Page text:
FORMER Zanu PF Mashonaland West provincial chairman and aspiring Norton constituency candidate Temba Mliswa has called on leading figures in the former freedom fighters community to wrest the seat from the ruling party.
BY RICHARD CHIDZA
Mliswa told NewsDay yesterday he had solicited support from Zimbabwe National Liberation War Veterans’ Association (ZNLWVA)secretary-general Victor Matemadanda and former chairman Jabulani Sibanda as he prepares to launch a door-door campaign at the weekend.
“It is true. I have asked Matemadanda and Sibanda to help me because we cannot separate it from the liberation struggle. It is also important that they speak on the next course of action and Zimbabweans want to reclaim the country they have always wished for and deserve from Zanu PF.
“With what is going on, it is important that the freedom fighters speak to the people,” Mliswa said.
War veterans have broken ranks with Zanu PF and the relationship between the party and the former freedom fighters hit an all-time low following the release of a scathing communiqué urging President Robert Mugabe to resign.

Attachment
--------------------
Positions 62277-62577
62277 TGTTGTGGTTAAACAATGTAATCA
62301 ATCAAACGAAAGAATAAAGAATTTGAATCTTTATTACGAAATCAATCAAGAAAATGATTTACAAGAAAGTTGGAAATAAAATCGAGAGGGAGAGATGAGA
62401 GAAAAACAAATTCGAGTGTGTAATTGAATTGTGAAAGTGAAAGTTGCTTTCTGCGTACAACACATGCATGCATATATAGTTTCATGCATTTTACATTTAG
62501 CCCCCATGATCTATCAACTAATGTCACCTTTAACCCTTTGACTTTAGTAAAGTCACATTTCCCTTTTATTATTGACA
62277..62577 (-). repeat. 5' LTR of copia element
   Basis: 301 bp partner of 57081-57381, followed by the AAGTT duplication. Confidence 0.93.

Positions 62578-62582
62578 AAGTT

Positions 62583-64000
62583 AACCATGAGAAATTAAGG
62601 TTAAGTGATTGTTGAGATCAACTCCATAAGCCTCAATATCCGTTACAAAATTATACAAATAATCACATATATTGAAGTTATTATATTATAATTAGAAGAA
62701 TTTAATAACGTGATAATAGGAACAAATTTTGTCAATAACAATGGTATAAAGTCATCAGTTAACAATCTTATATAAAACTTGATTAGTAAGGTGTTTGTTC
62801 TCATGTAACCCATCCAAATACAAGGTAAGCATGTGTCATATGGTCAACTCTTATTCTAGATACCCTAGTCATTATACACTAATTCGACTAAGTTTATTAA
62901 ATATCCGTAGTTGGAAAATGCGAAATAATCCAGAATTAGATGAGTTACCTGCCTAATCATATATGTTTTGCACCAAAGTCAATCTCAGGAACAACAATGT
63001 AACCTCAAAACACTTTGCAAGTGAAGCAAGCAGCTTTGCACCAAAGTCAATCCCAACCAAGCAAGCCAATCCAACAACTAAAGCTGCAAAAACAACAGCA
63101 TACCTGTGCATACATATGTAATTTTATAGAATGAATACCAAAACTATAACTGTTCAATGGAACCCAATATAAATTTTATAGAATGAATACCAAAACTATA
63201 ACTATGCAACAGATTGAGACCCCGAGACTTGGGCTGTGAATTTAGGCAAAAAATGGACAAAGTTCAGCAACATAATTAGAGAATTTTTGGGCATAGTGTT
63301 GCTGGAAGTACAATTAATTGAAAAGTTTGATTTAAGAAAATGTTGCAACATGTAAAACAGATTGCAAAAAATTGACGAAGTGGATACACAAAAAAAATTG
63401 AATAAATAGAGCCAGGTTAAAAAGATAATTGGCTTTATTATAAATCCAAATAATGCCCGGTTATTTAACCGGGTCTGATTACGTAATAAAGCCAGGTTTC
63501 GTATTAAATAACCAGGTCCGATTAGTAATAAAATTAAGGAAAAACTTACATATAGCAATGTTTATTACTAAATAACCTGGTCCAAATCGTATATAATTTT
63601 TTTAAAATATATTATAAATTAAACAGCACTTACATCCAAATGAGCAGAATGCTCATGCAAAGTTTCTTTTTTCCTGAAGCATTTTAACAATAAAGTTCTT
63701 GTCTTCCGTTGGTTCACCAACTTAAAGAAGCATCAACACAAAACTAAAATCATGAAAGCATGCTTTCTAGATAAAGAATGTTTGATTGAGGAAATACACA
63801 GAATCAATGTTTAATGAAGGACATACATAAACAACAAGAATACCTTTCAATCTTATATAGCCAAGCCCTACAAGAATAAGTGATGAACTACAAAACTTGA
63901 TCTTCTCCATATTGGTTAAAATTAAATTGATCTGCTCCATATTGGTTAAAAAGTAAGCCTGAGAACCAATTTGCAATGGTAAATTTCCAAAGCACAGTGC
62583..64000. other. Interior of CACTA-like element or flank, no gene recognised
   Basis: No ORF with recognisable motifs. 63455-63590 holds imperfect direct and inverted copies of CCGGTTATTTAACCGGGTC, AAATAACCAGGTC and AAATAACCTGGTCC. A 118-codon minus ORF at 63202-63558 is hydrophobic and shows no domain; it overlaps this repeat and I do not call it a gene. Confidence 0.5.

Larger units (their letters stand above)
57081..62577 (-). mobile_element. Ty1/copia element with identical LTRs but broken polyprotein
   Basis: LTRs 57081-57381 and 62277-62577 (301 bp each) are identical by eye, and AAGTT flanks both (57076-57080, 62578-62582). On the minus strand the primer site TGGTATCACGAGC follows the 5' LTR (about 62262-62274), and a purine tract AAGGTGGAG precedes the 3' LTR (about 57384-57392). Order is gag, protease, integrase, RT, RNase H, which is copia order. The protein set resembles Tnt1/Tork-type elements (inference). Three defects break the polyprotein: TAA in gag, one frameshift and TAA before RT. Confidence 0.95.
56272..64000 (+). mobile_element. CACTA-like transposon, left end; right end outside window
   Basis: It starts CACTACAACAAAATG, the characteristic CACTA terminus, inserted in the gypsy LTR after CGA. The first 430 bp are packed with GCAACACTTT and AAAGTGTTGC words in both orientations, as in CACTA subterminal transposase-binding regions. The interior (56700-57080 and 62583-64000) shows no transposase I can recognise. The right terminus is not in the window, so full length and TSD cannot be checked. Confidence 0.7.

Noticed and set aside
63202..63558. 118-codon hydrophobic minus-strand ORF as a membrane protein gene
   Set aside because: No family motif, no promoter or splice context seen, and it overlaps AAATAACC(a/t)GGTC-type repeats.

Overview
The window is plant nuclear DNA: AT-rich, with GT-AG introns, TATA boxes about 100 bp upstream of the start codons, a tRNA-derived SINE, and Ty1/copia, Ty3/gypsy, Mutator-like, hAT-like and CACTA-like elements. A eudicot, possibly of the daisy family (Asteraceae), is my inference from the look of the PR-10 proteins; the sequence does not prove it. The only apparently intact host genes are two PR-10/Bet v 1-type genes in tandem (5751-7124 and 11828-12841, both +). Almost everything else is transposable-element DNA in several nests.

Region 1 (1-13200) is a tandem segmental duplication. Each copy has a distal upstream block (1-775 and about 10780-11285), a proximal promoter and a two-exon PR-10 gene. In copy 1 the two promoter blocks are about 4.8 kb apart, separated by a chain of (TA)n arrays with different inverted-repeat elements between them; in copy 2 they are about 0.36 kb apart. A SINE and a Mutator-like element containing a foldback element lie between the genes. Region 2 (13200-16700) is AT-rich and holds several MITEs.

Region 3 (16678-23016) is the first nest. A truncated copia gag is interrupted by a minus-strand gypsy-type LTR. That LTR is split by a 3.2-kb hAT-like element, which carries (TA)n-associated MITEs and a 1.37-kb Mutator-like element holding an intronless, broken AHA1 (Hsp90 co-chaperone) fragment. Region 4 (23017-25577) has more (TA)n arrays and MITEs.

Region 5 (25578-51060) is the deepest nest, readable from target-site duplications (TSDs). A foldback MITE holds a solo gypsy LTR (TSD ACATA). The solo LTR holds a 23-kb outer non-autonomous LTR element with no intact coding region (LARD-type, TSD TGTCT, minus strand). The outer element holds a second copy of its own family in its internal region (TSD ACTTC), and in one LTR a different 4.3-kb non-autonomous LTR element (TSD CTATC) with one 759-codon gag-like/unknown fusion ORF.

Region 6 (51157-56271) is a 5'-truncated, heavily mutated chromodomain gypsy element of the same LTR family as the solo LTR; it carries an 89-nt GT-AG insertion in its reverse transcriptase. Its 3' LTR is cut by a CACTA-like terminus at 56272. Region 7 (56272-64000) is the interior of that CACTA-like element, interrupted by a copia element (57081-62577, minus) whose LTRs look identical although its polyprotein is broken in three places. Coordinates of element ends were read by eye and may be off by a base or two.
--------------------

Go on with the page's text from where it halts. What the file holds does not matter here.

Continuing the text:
Sibanda was fired from Zanu PF as part of the purge that swept away former Vice-President Joice Mujuru and a host of her supporters or alleged sympathisers beginning in 2014, with tremors still being felt to this day.
Matemadanda was not reachable yesterday, while Sibanda was not willing to comment, but Mliswa insisted they had given “a commitment to attend”.
Mliswa, in his main poster for the October 22 by-election called to fill the vacancy left following the axing of former Cabinet minister and ZNLWVA chairman Christopher Mutsvangwa, has also invoked liberation war icons Josiah Tongogara and Alfred Nikita Mangena with their pictures prominent. The former Hurungwe West MP said Zimbabwe’s first and second Chimurenga heroes would frown at what the country had become under Zanu PF.
“It is important to remind our leaders when they are going astray that the struggle was not about them, but the people. We need to remind them of the values the likes of Tongogara, Nikita Mangena and Mbuya Nehanda died for,” he said.
“The struggle was about multi-party democracy. This is a reminder to the powers-that-be that even in death national heroes like Tongogara and Mangena are watching and would frown at what they see.”
Tongogara and Mangena were revered commanders of the liberation struggle, while Nehanda, whose picture with Sekuru Kaguvi also adorns Mliswa’s poster, was hanged alongside Kaguvi for leading the first anti-colonial struggle at the end of the 19th century.